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Does Jenkins K8s Plugin store podTemplates anywhere?

Hello,

 

I am using the Jenkins K8s plugin (version 1.21) with the cloudbees-jenkins-distribution image (2.190.3.2-rolling)

I define my podTemplate in a k8s pod yaml, and then reference my pod yaml inside my Jenkinsfile like so:

agent {
    kubernetes {
        label 'my-build'
        yamlFile 'k8s-pod.yaml'
        defaultContainer 'npm'
        idleMinutes 20
    }

Note that I reference a label and a yamlFile so that my build will pick up the pod if it already exists. I am seeing some weird behavior where if I make a change to the 'k8s-pod.yaml' inside my repo, that change is not reflected inside the pod that k8s wants to spin up (it takes the outdated pod yaml). 

I can remove the label, then the new pod comes up fine (with it's own build_name_build_number pod name), but I am curious why it isn't picking up on the latest changes. 

The Jenkins build logs point to the pod yaml at the correct commit.

2 comments

  • Avatar
    Allan Burdajewicz Official comment

    Hello Benjamin,

    Let me first answer your question about the storage of the template created dynamically.

    The template created by the kubernetes directive is not stored anywhere other than in memory. The directive leverages the podTemplate, node and container steps (see the source code). It does something like the following:

    podTemplate(label: 'my-build') {
      node('my-build'){
        // Only use the container step if we provide a defaultContainer that is not 'jnlp'
        container('maven') {
           [...]
        }
      }
    }

    And each step does the following:

    • podTemplate creates a dynamic pod template that is only available within the context of that step - i.e. within the podTemplate block. That is all it does. The podTemplate step does NOT allocate a kubernetes agent. It simply make a new template available.
    • the `node` block requests the label specified in the podTemplate and allocate an agent to the build. The request is process by the Jenkins Queue and the Jenkins Node Provisioner.
    • if the defaultContainer is not jnlp, the container step is used to start execute the build inside the container specified.

    What needs to be understood here is that it is not guaranteed that the agent allocated is the podTemplate being defined. Unless the label that you provide is unique among all agents in your Jenkins instance.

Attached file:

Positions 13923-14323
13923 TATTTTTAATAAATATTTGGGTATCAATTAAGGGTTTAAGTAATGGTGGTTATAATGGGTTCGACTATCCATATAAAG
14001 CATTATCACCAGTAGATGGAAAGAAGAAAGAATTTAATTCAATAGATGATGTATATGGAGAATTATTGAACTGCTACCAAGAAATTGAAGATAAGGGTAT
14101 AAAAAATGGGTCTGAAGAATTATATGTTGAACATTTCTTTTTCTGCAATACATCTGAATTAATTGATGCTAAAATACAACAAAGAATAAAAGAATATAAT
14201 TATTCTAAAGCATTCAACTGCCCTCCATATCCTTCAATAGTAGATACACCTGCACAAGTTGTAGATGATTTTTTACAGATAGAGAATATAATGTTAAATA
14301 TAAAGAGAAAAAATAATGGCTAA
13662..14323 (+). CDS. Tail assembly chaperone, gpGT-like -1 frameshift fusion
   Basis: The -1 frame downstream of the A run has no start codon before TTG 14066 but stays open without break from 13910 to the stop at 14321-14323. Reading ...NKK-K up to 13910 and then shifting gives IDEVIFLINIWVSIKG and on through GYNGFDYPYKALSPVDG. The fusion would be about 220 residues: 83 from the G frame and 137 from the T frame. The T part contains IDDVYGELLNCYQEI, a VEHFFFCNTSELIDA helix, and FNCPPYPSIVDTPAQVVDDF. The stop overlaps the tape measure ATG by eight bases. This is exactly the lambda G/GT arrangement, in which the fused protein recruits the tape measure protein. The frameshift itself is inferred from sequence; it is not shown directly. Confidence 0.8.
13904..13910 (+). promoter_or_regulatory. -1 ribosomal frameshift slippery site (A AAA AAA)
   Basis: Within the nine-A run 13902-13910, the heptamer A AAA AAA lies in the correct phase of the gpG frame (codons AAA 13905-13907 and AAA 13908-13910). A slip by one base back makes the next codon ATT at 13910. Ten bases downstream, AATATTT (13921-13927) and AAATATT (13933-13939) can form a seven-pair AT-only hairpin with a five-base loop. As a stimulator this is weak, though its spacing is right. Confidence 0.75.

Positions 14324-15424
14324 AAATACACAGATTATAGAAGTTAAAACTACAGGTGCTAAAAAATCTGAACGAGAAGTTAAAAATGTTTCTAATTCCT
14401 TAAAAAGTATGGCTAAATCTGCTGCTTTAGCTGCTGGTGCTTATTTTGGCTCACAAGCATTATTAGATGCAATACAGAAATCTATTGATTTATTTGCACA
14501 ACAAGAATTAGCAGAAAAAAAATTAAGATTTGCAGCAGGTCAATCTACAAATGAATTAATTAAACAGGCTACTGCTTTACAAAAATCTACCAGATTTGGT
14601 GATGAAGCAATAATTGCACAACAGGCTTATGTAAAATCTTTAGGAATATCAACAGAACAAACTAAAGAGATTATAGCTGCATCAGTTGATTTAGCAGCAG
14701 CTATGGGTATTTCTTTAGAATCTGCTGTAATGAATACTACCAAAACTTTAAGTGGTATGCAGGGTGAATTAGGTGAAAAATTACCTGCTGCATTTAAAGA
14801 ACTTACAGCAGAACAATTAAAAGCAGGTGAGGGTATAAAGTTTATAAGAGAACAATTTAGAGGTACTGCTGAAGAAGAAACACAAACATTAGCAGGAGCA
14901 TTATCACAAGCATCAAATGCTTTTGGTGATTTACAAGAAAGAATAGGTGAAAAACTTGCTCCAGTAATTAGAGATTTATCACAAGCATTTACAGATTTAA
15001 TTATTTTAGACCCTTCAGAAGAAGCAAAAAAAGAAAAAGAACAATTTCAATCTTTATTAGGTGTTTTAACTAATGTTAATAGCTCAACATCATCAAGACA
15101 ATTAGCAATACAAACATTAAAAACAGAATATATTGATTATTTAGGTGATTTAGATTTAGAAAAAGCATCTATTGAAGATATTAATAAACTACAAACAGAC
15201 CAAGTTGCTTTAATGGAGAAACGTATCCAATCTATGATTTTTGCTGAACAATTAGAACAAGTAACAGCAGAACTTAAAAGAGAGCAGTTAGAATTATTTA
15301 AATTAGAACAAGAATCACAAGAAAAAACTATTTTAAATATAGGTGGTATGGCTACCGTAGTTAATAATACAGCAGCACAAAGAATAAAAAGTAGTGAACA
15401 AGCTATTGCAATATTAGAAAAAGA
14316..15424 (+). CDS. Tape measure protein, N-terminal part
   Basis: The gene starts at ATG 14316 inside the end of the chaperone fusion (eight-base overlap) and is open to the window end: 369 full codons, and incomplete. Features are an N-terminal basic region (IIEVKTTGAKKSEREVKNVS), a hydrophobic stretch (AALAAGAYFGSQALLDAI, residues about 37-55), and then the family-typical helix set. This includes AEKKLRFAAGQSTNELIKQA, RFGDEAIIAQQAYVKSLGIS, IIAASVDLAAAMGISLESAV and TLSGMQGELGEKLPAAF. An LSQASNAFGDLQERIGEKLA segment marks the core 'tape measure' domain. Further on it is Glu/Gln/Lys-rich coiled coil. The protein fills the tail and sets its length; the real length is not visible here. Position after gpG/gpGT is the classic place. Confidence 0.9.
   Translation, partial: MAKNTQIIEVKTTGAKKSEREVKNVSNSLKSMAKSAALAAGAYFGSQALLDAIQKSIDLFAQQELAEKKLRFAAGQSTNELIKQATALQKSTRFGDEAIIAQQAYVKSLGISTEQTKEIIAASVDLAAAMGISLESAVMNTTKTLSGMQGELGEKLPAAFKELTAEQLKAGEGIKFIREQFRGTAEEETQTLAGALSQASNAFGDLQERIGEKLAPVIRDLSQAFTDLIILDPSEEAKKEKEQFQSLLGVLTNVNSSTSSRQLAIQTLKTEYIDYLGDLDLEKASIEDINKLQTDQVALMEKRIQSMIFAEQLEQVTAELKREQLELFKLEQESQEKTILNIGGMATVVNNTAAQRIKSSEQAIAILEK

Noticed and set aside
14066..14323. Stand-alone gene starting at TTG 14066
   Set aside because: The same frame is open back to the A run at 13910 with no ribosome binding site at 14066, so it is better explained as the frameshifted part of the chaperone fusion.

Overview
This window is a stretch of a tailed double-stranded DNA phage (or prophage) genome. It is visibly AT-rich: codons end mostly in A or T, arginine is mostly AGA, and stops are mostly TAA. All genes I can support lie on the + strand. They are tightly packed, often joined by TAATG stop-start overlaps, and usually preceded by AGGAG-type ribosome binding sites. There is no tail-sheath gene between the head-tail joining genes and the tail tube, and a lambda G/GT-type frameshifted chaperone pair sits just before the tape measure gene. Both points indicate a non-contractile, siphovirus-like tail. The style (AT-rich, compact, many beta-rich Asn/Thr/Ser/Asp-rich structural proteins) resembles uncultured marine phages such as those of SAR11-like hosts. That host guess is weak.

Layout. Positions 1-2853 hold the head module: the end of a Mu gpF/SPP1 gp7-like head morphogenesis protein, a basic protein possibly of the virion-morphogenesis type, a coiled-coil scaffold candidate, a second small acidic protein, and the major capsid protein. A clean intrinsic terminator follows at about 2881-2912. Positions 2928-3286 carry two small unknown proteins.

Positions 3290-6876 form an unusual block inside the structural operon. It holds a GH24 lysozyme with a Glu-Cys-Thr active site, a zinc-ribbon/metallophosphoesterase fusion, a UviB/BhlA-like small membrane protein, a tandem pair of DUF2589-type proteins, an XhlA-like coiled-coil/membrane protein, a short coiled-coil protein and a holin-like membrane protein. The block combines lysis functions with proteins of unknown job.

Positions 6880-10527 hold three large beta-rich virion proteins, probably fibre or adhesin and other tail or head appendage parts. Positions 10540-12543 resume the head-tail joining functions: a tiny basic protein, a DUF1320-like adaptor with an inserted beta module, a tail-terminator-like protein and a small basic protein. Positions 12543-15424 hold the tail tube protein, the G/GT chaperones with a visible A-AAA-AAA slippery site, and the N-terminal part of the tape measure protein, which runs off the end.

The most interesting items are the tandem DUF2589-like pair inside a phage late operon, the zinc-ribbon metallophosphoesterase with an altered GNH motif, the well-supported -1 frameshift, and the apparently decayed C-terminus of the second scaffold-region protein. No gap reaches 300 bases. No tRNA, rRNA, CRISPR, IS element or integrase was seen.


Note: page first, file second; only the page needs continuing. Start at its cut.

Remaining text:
In a scenario where you have several jobs using the same label in their kubernetes directive that are executed at around the same time. When the build requests for the label, those builds would provision different agents with the same label. You are therefore in a situation where - simply based on that label request - several agents can execute each of those builds. Those build might be allocated to the wrong agent.

    > Note that I reference a label and a yamlFile so that my build will pick up the pod if it already exists. I am seeing some weird behavior where if I make a change to the 'k8s-pod.yaml' inside my repo, that change is not reflected inside the pod that k8s wants to spin up (it takes the outdated pod yaml). 

    Since you are using a version of kubernetes greater than 1.17.0, do not specify any label. A unique label will be automatically assigned and will guarantee that the agent allocated is the one provisioned for this template. See https://issues.jenkins-ci.org/browse/JENKINS-57830.

    If a new agent and pod is provisioned and it is the one used by the build, but it does not reflect the spec of the YAML file of that build, check if maybe there is a parent template involved (pod template inheritance).

    Contact CloudBees Support if you need help to troubleshoot this.

    Regards,

  • 0
    Avatar
    Benjamin Jaques

    Thank you so much for the helpful and informative response. After digging into the k8s logs we believe we may have found the issue. The team had another branch build that was trying to spin up a broken pod yaml over and over again. They then kicked off another build that referenced the same label -- so we believe that build was trying to run its task on the existing, broken container, instead of spinning up the corrected pod yaml. I agree with you that the cleanest option is to leave the label blank and let the plugin generate a unique pod name every time.

    However, I have a follow-up clarification and question if you don't mind based on this.. We wanted to reuse the same label so that our bigger builds could share a pod and its contents -- build dependencies/SCM data. This is actually working out really nicely for us but there are potential errors like this one we encountered. Do you have a recommended path for caching build data so that subsequent builds don't take as long in a kubernetes environment? I reckon we could deploy a static agent pod with a PV that could live inside our namespace forever, but am wondering if there is a better way.

     

    Thanks for all the help -- really appreciate it!

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